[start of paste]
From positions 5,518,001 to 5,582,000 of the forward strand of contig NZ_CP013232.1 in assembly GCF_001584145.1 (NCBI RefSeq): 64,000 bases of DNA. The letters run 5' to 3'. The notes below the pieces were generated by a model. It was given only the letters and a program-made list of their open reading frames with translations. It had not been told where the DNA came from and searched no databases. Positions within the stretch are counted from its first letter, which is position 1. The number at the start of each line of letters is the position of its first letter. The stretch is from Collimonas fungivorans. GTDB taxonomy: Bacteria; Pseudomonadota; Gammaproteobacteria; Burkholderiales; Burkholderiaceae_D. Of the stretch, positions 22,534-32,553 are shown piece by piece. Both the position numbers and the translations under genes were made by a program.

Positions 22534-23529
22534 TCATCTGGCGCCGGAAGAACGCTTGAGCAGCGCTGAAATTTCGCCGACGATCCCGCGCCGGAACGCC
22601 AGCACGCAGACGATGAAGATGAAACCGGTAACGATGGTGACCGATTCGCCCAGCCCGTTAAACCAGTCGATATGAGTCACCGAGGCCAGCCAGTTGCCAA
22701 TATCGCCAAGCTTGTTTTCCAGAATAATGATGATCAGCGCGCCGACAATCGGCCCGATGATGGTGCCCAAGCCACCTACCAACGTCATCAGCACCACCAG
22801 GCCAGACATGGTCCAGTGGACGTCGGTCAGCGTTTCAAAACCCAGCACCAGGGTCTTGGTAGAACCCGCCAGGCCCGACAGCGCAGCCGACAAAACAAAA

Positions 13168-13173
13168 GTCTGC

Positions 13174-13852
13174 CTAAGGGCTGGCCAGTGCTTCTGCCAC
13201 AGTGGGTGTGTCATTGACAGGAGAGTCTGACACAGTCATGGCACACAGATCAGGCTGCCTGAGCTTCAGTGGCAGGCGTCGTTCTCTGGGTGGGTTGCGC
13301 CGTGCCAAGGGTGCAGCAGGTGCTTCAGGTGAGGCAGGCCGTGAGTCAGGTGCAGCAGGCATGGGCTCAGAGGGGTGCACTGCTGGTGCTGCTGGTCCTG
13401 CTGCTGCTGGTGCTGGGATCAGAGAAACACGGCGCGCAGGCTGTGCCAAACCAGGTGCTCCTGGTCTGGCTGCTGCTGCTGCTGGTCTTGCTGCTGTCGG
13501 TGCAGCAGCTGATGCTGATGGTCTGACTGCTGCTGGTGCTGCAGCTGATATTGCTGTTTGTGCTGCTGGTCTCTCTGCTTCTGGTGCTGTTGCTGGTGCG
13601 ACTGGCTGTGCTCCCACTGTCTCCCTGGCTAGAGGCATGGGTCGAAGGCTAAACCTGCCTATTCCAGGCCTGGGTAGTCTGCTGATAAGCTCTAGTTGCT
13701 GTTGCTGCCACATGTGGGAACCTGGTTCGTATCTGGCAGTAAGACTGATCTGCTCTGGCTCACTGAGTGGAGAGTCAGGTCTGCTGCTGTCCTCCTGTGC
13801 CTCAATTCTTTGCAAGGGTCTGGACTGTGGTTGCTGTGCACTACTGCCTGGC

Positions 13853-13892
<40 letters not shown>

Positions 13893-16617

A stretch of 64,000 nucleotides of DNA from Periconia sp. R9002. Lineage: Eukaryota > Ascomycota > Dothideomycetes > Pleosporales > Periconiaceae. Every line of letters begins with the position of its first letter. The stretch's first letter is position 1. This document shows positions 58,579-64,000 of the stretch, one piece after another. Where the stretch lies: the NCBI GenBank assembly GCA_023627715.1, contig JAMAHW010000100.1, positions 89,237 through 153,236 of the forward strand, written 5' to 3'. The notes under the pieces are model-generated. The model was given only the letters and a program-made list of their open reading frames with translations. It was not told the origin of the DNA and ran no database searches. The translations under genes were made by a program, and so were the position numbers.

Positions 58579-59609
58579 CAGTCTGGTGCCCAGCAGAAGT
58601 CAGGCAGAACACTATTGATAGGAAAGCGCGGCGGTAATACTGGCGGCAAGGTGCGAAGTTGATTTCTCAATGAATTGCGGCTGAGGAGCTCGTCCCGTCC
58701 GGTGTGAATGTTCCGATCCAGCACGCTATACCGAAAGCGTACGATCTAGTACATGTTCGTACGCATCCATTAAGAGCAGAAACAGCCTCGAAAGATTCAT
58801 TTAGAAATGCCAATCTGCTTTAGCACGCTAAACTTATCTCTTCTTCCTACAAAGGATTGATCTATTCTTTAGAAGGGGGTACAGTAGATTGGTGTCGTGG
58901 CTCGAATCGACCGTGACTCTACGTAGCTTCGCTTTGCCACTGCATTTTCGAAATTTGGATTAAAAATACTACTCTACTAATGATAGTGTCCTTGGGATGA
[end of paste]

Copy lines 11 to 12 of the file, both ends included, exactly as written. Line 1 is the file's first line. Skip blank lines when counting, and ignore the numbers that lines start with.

13201 AGTGGGTGTGTCATTGACAGGAGAGTCTGACACAGTCATGGCACACAGATCAGGCTGCCTGAGCTTCAGTGGCAGGCGTCGTTCTCTGGGTGGGTTGCGC
13301 CGTGCCAAGGGTGCAGCAGGTGCTTCAGGTGAGGCAGGCCGTGAGTCAGGTGCAGCAGGCATGGGCTCAGAGGGGTGCACTGCTGGTGCTGCTGGTCCTG